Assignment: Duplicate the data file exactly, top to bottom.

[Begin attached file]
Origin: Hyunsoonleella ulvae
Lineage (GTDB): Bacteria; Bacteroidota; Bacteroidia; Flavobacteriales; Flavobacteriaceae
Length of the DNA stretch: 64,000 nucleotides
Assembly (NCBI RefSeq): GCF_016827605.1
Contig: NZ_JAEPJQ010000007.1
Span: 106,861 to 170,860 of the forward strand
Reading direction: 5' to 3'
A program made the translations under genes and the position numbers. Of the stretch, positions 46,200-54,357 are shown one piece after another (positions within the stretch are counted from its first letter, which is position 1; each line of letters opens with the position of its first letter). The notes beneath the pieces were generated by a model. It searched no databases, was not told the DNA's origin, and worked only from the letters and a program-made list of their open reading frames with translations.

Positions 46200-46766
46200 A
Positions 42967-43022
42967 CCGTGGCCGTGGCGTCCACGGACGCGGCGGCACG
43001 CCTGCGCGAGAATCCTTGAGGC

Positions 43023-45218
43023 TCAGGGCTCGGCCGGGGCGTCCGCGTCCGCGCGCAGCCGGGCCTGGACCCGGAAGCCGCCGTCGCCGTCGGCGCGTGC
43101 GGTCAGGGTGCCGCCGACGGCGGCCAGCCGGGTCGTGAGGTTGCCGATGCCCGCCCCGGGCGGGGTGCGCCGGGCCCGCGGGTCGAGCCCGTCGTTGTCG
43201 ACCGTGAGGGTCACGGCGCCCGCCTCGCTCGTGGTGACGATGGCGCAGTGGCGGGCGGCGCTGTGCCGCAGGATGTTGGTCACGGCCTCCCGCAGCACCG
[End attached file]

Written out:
Origin: Hyunsoonleella ulvae
Lineage (GTDB): Bacteria; Bacteroidota; Bacteroidia; Flavobacteriales; Flavobacteriaceae
Length of the DNA stretch: 64,000 nucleotides
Assembly (NCBI RefSeq): GCF_016827605.1
Contig: NZ_JAEPJQ010000007.1
Span: 106,861 to 170,860 of the forward strand
Reading direction: 5' to 3'
A program made the translations under genes and the position numbers. Of the stretch, positions 46,200-54,357 are shown one piece after another (positions within the stretch are counted from its first letter, which is position 1; each line of letters opens with the position of its first letter). The notes beneath the pieces were generated by a model. It searched no databases, was not told the DNA's origin, and worked only from the letters and a program-made list of their open reading frames with translations.

Positions 46200-46766
46200 A
Positions 42967-43022
42967 CCGTGGCCGTGGCGTCCACGGACGCGGCGGCACG
43001 CCTGCGCGAGAATCCTTGAGGC

Positions 43023-45218
43023 TCAGGGCTCGGCCGGGGCGTCCGCGTCCGCGCGCAGCCGGGCCTGGACCCGGAAGCCGCCGTCGCCGTCGGCGCGTGC
43101 GGTCAGGGTGCCGCCGACGGCGGCCAGCCGGGTCGTGAGGTTGCCGATGCCCGCCCCGGGCGGGGTGCGCCGGGCCCGCGGGTCGAGCCCGTCGTTGTCG
43201 ACCGTGAGGGTCACGGCGCCCGCCTCGCTCGTGGTGACGATGGCGCAGTGGCGGGCGGCGCTGTGCCGCAGGATGTTGGTCACGGCCTCCCGCAGCACCG